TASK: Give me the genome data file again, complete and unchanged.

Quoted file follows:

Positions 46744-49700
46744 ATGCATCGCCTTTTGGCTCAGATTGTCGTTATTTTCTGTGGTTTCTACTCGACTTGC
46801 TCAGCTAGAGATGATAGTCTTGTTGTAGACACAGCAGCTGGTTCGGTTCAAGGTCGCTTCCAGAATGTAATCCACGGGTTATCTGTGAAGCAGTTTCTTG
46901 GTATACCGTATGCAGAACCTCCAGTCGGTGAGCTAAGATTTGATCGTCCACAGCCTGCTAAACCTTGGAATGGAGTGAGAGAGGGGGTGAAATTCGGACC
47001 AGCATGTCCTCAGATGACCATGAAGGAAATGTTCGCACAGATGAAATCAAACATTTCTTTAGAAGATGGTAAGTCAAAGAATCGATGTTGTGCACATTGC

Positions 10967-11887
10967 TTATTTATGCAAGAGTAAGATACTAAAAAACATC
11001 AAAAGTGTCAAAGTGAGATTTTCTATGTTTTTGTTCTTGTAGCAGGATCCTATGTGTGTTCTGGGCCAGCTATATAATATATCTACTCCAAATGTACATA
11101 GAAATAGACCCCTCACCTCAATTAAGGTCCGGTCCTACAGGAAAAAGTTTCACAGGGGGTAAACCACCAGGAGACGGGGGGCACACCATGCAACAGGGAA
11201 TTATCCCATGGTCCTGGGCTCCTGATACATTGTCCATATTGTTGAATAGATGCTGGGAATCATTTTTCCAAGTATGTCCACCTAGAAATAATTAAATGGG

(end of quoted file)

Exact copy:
Positions 46744-49700
46744 ATGCATCGCCTTTTGGCTCAGATTGTCGTTATTTTCTGTGGTTTCTACTCGACTTGC
46801 TCAGCTAGAGATGATAGTCTTGTTGTAGACACAGCAGCTGGTTCGGTTCAAGGTCGCTTCCAGAATGTAATCCACGGGTTATCTGTGAAGCAGTTTCTTG
46901 GTATACCGTATGCAGAACCTCCAGTCGGTGAGCTAAGATTTGATCGTCCACAGCCTGCTAAACCTTGGAATGGAGTGAGAGAGGGGGTGAAATTCGGACC
47001 AGCATGTCCTCAGATGACCATGAAGGAAATGTTCGCACAGATGAAATCAAACATTTCTTTAGAAGATGGTAAGTCAAAGAATCGATGTTGTGCACATTGC

Positions 10967-11887
10967 TTATTTATGCAAGAGTAAGATACTAAAAAACATC
11001 AAAAGTGTCAAAGTGAGATTTTCTATGTTTTTGTTCTTGTAGCAGGATCCTATGTGTGTTCTGGGCCAGCTATATAATATATCTACTCCAAATGTACATA
11101 GAAATAGACCCCTCACCTCAATTAAGGTCCGGTCCTACAGGAAAAAGTTTCACAGGGGGTAAACCACCAGGAGACGGGGGGCACACCATGCAACAGGGAA
11201 TTATCCCATGGTCCTGGGCTCCTGATACATTGTCCATATTGTTGAATAGATGCTGGGAATCATTTTTCCAAGTATGTCCACCTAGAAATAATTAAATGGG